The import of products of animal origin from third countries is governed by a comprehensive and robust legislative framework laid down at EU level, controlled by Member States in the first instance, and audited by the European Commission’s Directorate General for Health and Food Safety to ensure compliance with all of the relevant food safety standards. The legislation imposes health and supervisory requirements designed to ensure that imported products meet standards equivalent to those required for production and trade between Member States.
Veterinary checks are carried out on all consignments of foods of animal origin imported into the European Union from third countries, at approved facilities called Border Inspection Posts (BIPs). All consignments must comply with EU rules for the importation of such products, including requirements for the approval of establishments, for consignments to be accompanied by a veterinary health certificate, and for advance notification of arrival. Upon arrival, all consignments must undergo documentary and identity checks in accordance with European regulations. Physical checks, including sampling of products, are carried at frequencies laid down in EU legislation. Import control procedures on products of animal and fish origin are highly prescriptive and are audited by the European Commission (DG SANTE) to ensure compliance. Inspection finding reports are published on the Directorate General for Health and Food Safety’s website.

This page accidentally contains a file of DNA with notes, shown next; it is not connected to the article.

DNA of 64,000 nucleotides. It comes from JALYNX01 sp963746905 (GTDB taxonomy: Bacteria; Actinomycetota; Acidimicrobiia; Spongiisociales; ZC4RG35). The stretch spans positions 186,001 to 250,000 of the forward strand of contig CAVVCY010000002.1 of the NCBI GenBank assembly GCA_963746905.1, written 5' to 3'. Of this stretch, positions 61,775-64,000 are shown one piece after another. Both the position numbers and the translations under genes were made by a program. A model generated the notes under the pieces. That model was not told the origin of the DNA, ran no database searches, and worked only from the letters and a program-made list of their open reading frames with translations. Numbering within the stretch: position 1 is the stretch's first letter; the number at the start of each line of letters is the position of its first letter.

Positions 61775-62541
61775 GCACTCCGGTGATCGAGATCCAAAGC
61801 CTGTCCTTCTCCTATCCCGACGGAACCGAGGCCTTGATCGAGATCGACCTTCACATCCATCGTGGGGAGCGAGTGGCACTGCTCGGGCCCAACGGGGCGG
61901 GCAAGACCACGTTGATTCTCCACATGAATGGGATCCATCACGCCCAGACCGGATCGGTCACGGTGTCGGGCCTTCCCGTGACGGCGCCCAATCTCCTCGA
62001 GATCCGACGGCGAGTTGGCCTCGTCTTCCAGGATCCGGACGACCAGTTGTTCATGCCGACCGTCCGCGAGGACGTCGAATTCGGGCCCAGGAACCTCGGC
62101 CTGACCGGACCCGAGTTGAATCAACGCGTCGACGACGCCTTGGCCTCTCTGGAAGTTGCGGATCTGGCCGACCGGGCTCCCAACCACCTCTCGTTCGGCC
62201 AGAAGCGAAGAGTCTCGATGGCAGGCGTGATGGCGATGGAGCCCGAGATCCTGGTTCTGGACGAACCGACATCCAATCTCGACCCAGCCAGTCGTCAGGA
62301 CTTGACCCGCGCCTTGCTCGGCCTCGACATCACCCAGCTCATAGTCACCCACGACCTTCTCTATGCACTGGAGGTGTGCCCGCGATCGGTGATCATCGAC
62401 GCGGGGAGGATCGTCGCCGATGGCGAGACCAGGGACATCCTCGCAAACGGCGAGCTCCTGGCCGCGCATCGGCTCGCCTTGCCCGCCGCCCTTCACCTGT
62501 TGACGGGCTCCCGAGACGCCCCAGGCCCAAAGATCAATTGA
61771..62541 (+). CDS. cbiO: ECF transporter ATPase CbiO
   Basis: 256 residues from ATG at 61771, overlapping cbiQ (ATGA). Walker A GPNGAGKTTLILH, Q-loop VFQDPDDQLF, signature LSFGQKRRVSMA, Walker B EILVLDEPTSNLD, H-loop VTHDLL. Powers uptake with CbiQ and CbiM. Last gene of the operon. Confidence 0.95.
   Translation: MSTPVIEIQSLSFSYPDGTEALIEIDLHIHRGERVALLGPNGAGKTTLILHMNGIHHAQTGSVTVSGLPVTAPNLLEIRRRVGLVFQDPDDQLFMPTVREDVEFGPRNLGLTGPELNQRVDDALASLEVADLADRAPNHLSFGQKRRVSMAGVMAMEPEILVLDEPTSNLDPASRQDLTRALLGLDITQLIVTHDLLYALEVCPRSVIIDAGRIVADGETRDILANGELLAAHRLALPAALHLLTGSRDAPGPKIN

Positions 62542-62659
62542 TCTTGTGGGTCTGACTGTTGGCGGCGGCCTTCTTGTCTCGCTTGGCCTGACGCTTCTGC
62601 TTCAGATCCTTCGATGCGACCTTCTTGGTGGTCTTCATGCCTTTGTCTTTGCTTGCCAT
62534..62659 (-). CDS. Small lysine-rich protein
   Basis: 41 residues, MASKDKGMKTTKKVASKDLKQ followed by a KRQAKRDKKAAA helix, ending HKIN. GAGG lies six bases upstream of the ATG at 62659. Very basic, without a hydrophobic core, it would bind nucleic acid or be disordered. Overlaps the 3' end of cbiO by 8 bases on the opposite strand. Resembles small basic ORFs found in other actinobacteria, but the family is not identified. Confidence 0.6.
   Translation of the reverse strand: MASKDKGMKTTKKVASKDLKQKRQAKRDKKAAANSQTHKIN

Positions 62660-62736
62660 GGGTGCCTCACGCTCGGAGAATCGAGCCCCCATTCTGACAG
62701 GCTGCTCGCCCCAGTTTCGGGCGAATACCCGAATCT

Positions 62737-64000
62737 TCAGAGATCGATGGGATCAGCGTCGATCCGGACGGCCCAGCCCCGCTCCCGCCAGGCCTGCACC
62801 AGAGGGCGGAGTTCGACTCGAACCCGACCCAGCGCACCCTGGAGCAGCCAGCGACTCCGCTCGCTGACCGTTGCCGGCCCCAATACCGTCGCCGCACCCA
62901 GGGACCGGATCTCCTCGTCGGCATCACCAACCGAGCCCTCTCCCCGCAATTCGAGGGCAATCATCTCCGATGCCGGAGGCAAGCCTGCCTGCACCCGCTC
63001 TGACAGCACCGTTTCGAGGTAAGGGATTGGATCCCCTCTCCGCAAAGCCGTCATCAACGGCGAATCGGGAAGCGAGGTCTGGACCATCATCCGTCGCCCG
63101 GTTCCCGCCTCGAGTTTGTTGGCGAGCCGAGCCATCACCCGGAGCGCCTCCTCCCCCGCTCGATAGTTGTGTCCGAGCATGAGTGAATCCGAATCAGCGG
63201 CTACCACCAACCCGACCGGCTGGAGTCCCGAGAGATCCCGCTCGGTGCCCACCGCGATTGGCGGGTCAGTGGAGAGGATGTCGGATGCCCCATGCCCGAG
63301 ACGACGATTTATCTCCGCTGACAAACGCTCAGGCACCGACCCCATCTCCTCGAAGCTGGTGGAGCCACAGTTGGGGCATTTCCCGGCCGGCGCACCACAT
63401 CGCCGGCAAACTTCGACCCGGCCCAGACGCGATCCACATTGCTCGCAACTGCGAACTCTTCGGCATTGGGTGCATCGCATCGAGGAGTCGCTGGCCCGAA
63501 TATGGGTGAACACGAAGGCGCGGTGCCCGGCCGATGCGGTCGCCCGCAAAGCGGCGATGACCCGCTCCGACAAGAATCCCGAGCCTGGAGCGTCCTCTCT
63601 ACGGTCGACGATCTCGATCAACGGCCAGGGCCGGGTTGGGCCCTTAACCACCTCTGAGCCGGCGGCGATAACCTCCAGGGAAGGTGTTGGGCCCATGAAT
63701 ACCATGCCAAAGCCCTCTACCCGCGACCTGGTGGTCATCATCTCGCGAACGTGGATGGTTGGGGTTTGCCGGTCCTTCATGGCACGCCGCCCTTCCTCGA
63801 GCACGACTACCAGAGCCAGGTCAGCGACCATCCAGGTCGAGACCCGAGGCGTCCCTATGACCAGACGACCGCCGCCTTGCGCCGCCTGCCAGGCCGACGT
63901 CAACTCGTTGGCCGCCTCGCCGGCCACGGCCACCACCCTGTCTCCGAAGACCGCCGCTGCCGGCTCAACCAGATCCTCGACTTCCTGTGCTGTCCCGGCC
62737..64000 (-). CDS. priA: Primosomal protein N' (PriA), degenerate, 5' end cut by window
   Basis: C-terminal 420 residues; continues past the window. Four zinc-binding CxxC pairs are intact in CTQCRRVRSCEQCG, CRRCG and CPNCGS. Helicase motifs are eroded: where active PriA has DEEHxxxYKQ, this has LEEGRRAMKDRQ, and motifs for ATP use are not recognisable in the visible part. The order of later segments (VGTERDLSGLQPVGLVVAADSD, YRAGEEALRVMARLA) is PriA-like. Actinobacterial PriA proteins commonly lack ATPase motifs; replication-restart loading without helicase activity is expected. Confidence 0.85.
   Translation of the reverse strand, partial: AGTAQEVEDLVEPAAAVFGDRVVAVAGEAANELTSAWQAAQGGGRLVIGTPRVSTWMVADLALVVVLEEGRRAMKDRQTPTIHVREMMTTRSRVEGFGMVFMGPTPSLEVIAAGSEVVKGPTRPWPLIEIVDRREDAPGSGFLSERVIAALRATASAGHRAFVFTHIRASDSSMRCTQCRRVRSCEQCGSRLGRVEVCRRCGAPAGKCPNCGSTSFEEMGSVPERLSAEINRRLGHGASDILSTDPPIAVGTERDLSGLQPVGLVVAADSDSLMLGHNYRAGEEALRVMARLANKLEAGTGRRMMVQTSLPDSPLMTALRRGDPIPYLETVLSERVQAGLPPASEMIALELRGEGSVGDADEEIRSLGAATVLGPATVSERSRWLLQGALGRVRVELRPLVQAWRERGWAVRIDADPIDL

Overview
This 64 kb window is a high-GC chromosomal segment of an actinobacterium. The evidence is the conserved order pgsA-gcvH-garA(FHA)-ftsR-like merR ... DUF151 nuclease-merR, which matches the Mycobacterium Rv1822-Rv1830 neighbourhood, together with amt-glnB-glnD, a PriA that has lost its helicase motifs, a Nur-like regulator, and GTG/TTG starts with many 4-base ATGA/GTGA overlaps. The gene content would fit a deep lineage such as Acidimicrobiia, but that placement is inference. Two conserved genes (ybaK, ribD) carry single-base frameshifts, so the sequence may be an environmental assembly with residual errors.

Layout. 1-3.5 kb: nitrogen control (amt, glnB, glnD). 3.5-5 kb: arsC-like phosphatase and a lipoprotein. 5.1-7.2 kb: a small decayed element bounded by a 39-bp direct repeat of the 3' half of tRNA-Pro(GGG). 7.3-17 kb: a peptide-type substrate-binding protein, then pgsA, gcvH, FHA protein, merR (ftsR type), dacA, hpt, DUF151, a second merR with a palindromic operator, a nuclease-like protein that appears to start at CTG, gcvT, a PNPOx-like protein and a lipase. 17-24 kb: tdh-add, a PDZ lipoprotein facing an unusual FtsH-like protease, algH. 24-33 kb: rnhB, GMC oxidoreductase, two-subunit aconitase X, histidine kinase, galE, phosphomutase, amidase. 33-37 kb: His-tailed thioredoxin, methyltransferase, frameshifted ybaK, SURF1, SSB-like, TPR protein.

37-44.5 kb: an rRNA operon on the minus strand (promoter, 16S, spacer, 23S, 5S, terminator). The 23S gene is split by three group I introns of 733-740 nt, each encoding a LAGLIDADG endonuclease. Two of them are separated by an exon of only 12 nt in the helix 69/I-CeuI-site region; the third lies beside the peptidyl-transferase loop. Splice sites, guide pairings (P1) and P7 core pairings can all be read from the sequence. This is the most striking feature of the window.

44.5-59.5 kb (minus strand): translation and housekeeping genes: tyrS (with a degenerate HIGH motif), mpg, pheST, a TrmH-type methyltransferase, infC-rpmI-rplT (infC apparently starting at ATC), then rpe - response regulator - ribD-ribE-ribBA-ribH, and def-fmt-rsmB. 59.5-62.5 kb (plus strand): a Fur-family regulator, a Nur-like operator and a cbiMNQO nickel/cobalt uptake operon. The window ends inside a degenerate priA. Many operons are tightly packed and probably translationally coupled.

To date in 2019, there have been 16 consignments of frozen sheepmeat with bone in for human consumption imported into Ireland from Australia, all of which came through Dublin Port. The total volume of these consignments was 240 tonnes.